I believe in my son, Elijah. This means I believe that life is out of my control, beyond my understanding, and better than I ever could have planned.
Elijah was delivered by emergency c-section on April 12, 2006. Four weeks early during what had seemed a healthy pregnancy. I had noticed a decrease in fetal movement, so my husband and I headed to the hospital. When Elijah was delivered just hours later, I didn’t hear a cry, but the rhythmic pumping of a breathing bag. Something was very wrong and it was much more serious than the little girl we were told to expect, turning out to be a boy.
Elijah had suffered a fetal-maternal hemorrhage, losing two-thirds of his blood while in utero. He was not breathing; his organs had started to shut down. A week later he suffered further set backs, including severe bleeding in the lungs and brain. I knew that parenting would be a gradual process of letting go; I just never contemplated that I would have to let go before I even had the chance to hold my child.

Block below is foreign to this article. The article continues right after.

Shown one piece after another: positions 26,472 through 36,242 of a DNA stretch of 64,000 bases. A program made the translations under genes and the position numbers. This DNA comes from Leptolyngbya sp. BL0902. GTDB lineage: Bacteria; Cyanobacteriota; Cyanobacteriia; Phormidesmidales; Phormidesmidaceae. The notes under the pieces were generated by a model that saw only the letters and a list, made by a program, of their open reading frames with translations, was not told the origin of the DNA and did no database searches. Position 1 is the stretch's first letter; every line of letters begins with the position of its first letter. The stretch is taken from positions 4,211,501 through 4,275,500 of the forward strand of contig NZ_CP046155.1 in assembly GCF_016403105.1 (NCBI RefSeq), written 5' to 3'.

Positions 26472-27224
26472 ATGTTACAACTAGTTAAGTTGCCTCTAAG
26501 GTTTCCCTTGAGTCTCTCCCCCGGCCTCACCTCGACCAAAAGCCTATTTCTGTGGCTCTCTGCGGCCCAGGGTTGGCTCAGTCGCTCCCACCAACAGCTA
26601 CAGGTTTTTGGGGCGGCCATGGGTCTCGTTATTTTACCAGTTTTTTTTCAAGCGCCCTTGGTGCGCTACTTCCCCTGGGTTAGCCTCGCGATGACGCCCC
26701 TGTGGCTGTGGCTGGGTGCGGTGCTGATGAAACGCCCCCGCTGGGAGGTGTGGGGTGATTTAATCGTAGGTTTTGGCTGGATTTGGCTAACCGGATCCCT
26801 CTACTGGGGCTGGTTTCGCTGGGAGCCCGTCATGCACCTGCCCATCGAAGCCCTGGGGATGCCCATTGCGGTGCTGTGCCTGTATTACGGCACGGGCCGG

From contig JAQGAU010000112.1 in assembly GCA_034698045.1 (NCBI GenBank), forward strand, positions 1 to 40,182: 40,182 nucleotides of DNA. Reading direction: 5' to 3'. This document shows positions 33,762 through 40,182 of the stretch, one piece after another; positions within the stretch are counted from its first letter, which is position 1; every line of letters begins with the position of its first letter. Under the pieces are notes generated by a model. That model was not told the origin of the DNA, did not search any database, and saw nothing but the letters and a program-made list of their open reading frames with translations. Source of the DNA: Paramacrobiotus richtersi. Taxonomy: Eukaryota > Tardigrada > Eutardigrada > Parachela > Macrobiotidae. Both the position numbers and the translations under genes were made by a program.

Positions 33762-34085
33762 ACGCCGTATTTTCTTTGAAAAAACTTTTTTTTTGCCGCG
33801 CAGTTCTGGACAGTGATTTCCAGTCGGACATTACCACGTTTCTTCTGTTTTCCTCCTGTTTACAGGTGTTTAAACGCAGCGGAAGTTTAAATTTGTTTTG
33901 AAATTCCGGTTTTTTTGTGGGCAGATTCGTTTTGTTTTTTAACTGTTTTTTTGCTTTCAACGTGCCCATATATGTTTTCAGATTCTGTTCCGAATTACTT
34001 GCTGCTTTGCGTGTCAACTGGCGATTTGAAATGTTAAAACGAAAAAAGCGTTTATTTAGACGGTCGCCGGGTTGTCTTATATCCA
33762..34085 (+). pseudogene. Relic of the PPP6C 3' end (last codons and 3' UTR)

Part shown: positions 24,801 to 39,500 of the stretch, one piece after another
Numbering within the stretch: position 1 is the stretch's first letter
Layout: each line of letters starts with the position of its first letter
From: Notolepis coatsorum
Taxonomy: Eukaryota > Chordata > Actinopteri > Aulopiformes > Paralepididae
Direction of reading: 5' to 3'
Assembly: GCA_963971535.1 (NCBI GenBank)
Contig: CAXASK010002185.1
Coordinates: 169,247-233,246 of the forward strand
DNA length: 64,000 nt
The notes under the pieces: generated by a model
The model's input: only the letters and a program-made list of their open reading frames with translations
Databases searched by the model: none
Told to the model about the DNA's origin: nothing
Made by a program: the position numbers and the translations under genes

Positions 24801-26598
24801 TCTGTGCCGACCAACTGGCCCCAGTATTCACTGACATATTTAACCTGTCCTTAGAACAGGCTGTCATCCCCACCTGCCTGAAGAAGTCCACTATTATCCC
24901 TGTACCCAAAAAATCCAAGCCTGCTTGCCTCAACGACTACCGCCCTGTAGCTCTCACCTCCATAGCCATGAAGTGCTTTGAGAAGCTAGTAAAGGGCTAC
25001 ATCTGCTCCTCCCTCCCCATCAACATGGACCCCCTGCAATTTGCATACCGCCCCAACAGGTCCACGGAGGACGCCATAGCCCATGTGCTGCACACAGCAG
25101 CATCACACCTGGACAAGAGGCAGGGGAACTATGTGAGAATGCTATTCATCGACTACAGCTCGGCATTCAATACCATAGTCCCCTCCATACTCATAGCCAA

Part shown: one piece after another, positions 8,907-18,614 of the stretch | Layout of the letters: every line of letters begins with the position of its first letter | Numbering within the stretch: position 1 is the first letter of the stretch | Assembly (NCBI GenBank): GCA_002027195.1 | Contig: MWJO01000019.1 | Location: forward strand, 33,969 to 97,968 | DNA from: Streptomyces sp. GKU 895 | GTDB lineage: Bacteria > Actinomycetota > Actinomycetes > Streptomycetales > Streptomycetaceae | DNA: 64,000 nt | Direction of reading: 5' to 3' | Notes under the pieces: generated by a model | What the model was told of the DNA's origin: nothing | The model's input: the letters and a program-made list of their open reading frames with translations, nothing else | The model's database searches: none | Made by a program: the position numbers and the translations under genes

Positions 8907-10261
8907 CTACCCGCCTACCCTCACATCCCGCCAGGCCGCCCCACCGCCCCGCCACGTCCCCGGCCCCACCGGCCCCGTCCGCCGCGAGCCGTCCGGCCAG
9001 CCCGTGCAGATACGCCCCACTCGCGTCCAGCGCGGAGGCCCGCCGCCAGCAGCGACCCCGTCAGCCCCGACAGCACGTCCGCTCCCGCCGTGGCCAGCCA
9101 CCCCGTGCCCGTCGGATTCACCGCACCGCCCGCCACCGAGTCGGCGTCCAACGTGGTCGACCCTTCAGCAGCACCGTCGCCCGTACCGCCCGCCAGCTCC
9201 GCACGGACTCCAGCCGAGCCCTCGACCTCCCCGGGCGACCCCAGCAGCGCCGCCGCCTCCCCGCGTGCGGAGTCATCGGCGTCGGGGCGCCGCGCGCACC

As the doctors began weaning Elijah from his sedation medications, he was not waking up. We were told “to start thinking about quality of life issues,” but we knew that was between Elijah and God. In the meantime, we learned more about the prophet Elijah, whom we had hastily named our son after. We learned that a cup of wine is set out at the Passover meal for the prophet Elijah and that our Elijah had been born on the first night of Passover. We learned that Elijah was one of two people in the Bible who never dies. We read how the prophet Elijah stood on a mountain and waited for God. God was not in the great wind, earthquake, or fire, but in “a sound of sheer silence”. We knew that our Elijah was with God and we waited.
Two and half weeks after Elijah’s birth, we entered the Special Care Nursery and were asked if we would like to hold our son. Since he was on a ventilator, it took a Respiratory Therapist and two nurses to move him. I took off my shirt and they laid Elijah on my chest, skin on skin, and we stayed there as long as we could. The next day was dad’s turn and we alternated back and forth each day. At four weeks Elijah’s ventilator was removed. “You mean we can just walk in and pick him up?” we asked in disbelief.
Almost a year later, it is still with a sense of disbelief that I pick up my son each day. He makes slow, but steady progress and the long-term consequences of his injuries are still unknown. He is not able to roll, crawl, walk, or even eat on his own, but I believe in my son, Elijah. So I let go of developmental milestones, trust in God, work with our doctors and therapists, and as I hold my Elijah we just look at each other and smile, surrounded by a sheer silence of love.
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